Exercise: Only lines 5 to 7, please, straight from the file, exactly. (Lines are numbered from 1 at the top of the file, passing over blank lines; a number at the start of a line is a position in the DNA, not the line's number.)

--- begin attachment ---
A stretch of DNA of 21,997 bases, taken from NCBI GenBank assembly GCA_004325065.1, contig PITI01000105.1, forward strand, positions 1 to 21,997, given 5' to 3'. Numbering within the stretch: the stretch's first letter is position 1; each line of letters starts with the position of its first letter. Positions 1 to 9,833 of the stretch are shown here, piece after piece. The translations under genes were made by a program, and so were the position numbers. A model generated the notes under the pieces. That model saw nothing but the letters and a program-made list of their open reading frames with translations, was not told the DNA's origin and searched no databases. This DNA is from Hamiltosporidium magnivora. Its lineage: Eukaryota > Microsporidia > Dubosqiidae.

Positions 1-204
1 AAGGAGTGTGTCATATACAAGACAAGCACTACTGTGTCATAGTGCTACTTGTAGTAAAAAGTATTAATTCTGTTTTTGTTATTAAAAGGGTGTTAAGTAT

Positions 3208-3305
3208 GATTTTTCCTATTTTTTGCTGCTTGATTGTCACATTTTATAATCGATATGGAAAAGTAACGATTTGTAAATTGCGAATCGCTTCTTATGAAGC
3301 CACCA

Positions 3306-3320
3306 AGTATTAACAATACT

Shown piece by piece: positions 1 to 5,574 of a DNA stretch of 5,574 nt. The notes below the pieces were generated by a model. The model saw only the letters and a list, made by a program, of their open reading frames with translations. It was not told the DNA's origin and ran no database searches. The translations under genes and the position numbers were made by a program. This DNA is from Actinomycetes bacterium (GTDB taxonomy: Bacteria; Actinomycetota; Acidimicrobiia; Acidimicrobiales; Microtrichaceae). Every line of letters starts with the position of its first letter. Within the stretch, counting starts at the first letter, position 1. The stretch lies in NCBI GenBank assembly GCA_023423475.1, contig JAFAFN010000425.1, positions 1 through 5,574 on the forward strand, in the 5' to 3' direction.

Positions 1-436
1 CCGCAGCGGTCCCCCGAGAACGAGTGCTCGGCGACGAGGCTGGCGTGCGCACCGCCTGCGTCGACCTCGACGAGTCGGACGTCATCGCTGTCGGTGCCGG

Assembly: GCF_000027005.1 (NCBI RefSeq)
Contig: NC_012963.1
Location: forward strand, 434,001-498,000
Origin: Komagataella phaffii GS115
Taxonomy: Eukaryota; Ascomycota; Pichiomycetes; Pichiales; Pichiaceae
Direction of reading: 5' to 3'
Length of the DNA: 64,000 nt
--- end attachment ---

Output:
3208 GATTTTTCCTATTTTTTGCTGCTTGATTGTCACATTTTATAATCGATATGGAAAAGTAACGATTTGTAAATTGCGAATCGCTTCTTATGAAGC
3301 CACCA

Positions 3306-3320